Planning Guide

The final love note...

Welcome to eFuneral's planning guide.  We will guide you through some of the common considerations, decisions and actions made when planning a funeral.  If you're here as you think about planning your own funeral be sure to check out the planning in advance section.  If you're here planning the funeral of a loved one, please accept our condolances.  


Questions to Consider

Even if you've planned a funeral before, there are many questions you should consider prior to making decisions about funeral arrangements.  This covers the spectrum from spiritual to financial to practical. 


Decisions to Make

There are a lot of decisions to make in a short amount of time.  We will cover some of the key decisions that need to be made and provide you with additional resources. 


Actions to take

No matter if planning in advance or if in a time of need, we will provide you with some of the key actions to take to execute on your funeral plan.  We also provide some other post funeral actions to consider.


Questions to Consider


How to best honor a life?

A funeral service is often times about honoring the life a loved one lived. Many times the funeral is just the begining of honoring and remembering someone. Some questions to consider:

  • What made them special?
  • What were they passionate about?
  • Do they have any unfinished work?
  • What is their legacy?

How much should we spend?

Nationally, the average funeral costs around $7,000. But this is just an average. And it's national, not local. There is no "right" amount when it comes to funerals. Sometimes the best way to honor someone is by staying within your financial means. Other times it is with a more extravagant celebration. The most important thing is that you can afford the services selected.


What is involved in a funeral?

A funeral is a time when family and friends gather to not only remember a loved one, but also begin their personal grieving process. For many, it is the first time they are confronted with the loss of someone they hold dear. A majority of funerals are made up of two parts. A viewing or visitation. And the actual service. Each of these serve their own purpose with some choosing to do only one or the other.



Decisions to Make

No matter if you're planning for yourself or a loved one, there a lot of decisions that must be made for a funeral.  These decisions help make the funeral a unique remembrance of the life that has passed on.  While we are only going to cover some of the larger decisions, please don't let that limit you from making your funeral unique.  If you can dream of it, odds are there is a funeral provider who can help you make it possible.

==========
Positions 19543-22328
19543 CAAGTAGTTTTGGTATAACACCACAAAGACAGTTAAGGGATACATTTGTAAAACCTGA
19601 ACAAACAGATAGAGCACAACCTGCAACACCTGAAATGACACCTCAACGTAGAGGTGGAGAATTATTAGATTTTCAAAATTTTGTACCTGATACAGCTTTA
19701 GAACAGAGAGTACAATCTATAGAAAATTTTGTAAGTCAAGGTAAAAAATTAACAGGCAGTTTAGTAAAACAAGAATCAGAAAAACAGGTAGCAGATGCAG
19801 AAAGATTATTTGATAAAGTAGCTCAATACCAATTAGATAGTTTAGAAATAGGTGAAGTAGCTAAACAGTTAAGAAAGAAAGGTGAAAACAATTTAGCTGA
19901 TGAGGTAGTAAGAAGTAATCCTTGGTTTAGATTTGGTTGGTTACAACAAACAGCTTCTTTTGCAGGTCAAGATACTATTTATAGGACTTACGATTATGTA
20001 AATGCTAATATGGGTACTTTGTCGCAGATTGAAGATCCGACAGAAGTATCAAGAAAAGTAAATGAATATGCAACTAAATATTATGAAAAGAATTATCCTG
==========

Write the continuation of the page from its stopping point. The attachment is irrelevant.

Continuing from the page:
Where and when?

One of the first decisions is where to have the funeral. In most states, a funeral must be performed by a licensed funeral director. If you don't know where to look for one, try using our Find A Provider tool to find one in your area. You also need to decide when to have the services. In general, services are usually within a few days after death. However, if family and friends need time to travel this can be delayed to accommodate.


Type of Services

Hand in hand with when and where is the type of service. This is something that can be as unique as the individual. Were they religious? Did they have hobbies or passions? How will others remember them? 
Use the service for the living to allow people to remember and honor a friend.

Burial or Cremation?

This may be a spiritual decision or a matter of preference. Burial offers loved ones a physical location for loved ones to come visit when feeling sad or anxious. Cremation offers flexibility in that a loved one can always be close, kept in a keepsake or an urn. There are also options to do a combination with relatives spread out taking a keepsake and the remaining ashes buried in a special place to visit.


Actions to Take


It may feel overwhelming.  That's because it is.  But there are a few steps you can take to make it easier.  And most importantly, know that you don't have to do it alone.  There is a funeral provider in your area that can help you through this process.



You're doing it right now. You will feel better equipped to have a conversation with a funeral provider if you know some of the key decisions and questions they will ask. 


Contact Funeral Providers

Don't feel that you need to limit your search the first one you find. Ask the funeral providers about the services they provide and how much they cost. The funeral home will be happy to talk with you about your options. Find the funeral home that provides the right comfort and support to you at a price you can afford.



During times of stress it can be difficult to operate from memory. Write down your decisions to make sure you remember and can share them with others. 


Let people know

Once you have decided on when and where the services will be, the next step is communicating to those who cared for the deceased. Phone, email, social media, and word of mouth are some ways to let others know.


Ask for help

Often family and friends will ask what they can do to help. Take them up on it. If you know of specific things that need done, you might find it easier than going it alone.


Plan ahead

One thing you can do for your loved ones is plan ahead. Planning your own funeral can protect your loved ones emotionally and financially.